|Ol' John Bear and my Crossroads Keys|
Zora Neale Hurston talks about the legend of High John the Conquerer, a trickster figure in Southern African-American slave-lore named after the root (or for whom the root is named). In it, he promised to always come and lend aid when folks held that particular root.
Now, some conjurers will find a particular affinity with a given root, most often a High John the Conquerer root. This affinity usually develops into something of a working relationship: the root lends aid in conjure workings, adding it's own contributions of mojo to the trick, while the conjurer feeds and names the root, as is done with a toby.
Sometimes, though, that root worker will use something else entirely. A certain Louisiana conjure woman I knew had a room full of antique, porcelain-headed and -handed dolls. She would unstitch the backs of the dolls, and nestle that root into the doll's torso, and then stitch it back up. She liked to say that it "gave her a face to talk to," which is something I eventually came to understand as I worked with my own roots.
Once I started working conjure for real, I found myself one of those roots right fast. Truthfully, it was a root that was given to me by one of my beloved conjure mentors, Orion Foxwood when I first started bugging him about hoodoo and conjure.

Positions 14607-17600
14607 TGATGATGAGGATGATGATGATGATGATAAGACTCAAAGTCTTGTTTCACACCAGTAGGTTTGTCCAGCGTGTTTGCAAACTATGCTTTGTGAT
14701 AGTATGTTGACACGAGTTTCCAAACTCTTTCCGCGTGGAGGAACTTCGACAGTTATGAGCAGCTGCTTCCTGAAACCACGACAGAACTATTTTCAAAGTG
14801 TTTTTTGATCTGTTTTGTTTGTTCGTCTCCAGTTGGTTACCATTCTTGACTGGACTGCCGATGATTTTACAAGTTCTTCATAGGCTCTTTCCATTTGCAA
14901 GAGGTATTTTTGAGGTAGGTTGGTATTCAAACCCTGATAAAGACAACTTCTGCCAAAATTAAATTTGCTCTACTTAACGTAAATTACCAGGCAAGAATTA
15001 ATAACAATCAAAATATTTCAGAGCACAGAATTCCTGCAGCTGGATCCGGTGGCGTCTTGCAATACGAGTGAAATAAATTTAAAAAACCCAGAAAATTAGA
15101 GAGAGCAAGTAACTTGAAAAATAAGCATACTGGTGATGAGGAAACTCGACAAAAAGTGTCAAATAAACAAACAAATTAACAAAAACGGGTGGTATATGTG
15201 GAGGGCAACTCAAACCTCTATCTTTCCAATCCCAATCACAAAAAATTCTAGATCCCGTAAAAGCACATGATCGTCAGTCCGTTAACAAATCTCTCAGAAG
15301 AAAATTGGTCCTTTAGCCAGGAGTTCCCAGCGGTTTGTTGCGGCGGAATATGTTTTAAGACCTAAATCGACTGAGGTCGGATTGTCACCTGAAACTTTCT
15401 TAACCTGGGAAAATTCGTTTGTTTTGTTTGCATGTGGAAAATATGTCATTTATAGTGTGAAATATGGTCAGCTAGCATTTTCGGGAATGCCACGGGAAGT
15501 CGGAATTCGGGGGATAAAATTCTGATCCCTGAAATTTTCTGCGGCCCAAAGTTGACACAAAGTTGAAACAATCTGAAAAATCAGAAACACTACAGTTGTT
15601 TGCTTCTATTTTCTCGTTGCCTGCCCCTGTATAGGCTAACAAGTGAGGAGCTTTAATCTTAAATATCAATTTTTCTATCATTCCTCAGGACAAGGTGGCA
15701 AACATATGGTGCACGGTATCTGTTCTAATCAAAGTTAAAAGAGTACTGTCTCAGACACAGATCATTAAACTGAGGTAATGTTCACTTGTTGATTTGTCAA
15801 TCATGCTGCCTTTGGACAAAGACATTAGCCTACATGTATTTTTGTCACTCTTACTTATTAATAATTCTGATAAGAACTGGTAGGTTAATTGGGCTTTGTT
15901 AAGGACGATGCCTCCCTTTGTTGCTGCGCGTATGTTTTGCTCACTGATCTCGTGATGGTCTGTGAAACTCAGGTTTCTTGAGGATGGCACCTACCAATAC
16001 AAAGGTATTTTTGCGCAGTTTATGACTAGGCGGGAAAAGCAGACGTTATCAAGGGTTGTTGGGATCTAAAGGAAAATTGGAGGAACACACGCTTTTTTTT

As time went on, I found myself desiring a "face to talk to" for my own practice. Now, my root felt tough and grounded, no-nonsense in a way, and I thought about and discarded several possible vessels because they just didn't work. So, rather than forcing something that just wouldn't fly, I let it sit for a while.
A bit later, on another visit to Atlanta, Orion gave me a beautiful treasure: the skull of a black bear. This skull once sat on the northern altar of his coven's witchcraft Circle. It was lightly stained with green droplets here and there from the green candle used on that altar, and I immediately fell in love with him. It was a short jump from there to finding that my High John root actually fit perfectly into the little space in the back of the bear's skull where his spine was once attached to his head.
So, with that root sitting firmly in the place where brain and spine once met in that old bear, things changed. There was a distinct, wonderful earthy presence to the bear's skull that has melded over time with that High John root into my Ol' John Bear. I always anoint and feed him before I do any work, and I know he's going to lend a hand, conjure-wise, where it's needed. His presence is steady and comforting, and I know that if I'm not at my best, he'll be there to back me up.
And that's the story of my Ol' John Bear.